HARTFORD, CT — Lawmakers on the Education Committee contemplated Friday whether to add climate change and Native American studies to public school curriculum.
Education Commissioner Miguel A. Cardona said the bills were important, although he cautioned “against the appearance of another unfunded mandate for our districts.”
Latoya Cluff, vice chairwoman of the Mashantucket Pequot Tribal Nation, lent her support to the bill. She explained that the only way to stop prejudices against indigenious people is to start incorporating it into K-12 classrooms.
Last year, Gov. Ned Lamont signed into law a bill that requires African American, Puerto Rican and Latino history studies to be taught as elective courses in Connecticut public schools.
“Throughout the 13 years I have spent in the public education system in the state of Connecticut, anything concerning the history of the American Indian peoples has often been limited to the first Thanksgiving” said Lucas Rodriguez, a senior at Connecticut River Academy.
Chief of the Mohegan Tribe, Mutawi Mutahash Marilynn Malerba, agrees with Cluff.
“It is vital that we teach the history of the first peoples of Connecticut from the perspective of the first peoples of Connecticut,” Malerba said. “It is only through a deep understanding of one another, that we live in harmony with one another.”
The same sentiment was expressed for the addition of climate change legislation.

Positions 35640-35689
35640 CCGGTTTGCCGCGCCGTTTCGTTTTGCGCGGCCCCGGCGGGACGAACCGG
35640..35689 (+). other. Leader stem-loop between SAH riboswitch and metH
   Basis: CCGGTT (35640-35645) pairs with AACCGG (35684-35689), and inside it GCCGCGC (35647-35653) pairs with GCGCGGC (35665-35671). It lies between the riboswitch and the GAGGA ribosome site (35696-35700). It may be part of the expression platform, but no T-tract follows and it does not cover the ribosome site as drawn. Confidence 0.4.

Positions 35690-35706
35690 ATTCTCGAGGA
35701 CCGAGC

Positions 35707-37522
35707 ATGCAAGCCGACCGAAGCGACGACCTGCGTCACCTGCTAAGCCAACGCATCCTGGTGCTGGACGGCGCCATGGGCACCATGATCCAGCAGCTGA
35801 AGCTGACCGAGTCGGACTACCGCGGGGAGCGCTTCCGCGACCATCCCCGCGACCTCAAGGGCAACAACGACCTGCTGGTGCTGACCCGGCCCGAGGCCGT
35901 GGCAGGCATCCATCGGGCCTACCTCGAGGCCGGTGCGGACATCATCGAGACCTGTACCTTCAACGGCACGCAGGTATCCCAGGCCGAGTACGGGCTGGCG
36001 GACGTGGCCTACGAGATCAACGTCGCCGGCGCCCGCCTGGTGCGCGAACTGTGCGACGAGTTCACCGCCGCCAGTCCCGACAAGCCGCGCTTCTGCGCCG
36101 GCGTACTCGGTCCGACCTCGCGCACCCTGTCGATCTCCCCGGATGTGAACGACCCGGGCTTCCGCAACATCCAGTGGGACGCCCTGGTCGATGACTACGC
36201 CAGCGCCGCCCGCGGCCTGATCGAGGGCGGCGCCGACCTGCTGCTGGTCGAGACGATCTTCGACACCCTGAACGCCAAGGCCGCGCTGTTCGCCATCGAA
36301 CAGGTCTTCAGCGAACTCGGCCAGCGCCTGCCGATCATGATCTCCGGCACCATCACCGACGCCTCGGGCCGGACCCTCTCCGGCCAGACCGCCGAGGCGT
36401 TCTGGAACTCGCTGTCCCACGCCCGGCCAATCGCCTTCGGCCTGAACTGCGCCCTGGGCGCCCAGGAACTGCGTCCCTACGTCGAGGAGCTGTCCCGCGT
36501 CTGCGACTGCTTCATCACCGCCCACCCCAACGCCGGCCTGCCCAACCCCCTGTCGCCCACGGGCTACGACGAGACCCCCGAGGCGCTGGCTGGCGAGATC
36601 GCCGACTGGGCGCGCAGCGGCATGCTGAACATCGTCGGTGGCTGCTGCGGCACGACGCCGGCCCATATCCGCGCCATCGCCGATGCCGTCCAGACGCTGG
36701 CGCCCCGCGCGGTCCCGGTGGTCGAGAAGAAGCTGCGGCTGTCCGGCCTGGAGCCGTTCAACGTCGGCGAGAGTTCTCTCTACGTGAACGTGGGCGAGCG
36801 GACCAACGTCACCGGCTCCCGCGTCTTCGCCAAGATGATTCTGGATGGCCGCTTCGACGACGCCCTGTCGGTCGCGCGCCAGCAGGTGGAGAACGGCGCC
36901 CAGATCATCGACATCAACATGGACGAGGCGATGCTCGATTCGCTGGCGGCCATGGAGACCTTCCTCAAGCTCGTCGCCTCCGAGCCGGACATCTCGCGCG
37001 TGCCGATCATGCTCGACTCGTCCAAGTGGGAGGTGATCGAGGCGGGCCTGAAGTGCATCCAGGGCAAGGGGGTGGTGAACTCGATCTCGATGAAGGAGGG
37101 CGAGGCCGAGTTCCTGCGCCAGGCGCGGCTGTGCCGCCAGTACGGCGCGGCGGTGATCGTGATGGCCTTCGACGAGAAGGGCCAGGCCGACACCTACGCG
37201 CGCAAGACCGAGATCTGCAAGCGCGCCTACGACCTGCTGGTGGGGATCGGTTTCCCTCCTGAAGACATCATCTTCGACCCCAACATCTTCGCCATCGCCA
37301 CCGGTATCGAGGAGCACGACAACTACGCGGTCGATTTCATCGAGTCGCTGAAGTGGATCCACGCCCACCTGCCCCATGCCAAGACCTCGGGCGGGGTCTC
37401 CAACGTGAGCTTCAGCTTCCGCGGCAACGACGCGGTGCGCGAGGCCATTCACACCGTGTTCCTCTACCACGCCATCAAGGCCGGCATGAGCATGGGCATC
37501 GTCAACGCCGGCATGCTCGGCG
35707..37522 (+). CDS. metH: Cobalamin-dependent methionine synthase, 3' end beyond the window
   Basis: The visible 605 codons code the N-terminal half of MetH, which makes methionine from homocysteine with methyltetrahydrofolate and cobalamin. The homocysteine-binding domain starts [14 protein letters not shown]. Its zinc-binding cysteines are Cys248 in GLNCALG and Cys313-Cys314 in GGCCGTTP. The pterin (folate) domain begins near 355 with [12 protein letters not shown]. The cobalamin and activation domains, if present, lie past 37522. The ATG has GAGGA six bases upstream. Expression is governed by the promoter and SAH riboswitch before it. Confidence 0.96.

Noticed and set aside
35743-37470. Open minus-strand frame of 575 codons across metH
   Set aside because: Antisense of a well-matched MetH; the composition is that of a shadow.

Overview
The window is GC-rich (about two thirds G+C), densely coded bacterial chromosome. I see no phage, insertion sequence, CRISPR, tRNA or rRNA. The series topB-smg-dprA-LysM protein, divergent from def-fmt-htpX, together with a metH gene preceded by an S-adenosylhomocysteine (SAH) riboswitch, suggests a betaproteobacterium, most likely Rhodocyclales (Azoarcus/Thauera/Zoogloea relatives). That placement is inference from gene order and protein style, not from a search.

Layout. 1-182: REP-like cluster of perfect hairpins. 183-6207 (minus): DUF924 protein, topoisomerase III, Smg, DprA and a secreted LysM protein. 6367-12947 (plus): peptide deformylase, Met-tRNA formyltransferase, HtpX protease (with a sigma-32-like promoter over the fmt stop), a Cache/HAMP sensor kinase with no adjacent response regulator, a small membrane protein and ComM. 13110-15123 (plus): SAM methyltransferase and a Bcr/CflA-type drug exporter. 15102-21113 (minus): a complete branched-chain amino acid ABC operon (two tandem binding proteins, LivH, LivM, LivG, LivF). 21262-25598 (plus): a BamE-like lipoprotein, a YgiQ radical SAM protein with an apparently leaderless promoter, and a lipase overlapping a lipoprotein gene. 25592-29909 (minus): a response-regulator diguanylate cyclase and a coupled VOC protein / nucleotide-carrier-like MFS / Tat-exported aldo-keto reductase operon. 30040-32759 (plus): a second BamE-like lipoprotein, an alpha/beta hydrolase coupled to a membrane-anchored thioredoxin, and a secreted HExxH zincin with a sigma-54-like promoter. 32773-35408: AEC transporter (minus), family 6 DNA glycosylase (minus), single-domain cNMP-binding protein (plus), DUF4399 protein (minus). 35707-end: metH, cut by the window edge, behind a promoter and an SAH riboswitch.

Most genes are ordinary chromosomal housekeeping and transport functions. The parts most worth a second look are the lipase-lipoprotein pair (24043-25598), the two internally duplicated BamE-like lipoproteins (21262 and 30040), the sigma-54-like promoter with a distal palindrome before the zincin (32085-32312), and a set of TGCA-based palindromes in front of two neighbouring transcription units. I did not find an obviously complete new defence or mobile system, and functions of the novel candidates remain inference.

Rep. Christine Palm, D-Chester, said that the bill is essential in educating children on the effects of climate change. She believes this bill must be passed as promptly as possible considering this is a “constant evolving problem.”
“By making it a requirement … we’re ensuring that no one in the future can ever strip out the teaching of Climate Change” Palm said.
Superintendent of Derby Public Schools, Matthew Conway opposed both bills. He said both Climate Change and Native American studies are already taught in schools. Native American classes are offered as early as third grade, through studies such as “The Indigenous Peoples of Connecticut,” “Indigenous Life in New England” and “Relations with Indigenous Peoples.” Conway additionally said that climate change is already covered in fifth and ninth grade as well as Environmental Sciences. He asked the General Assembly to work with him as “we can’t just keep adding instructional mandates without increasing the time students are in school.”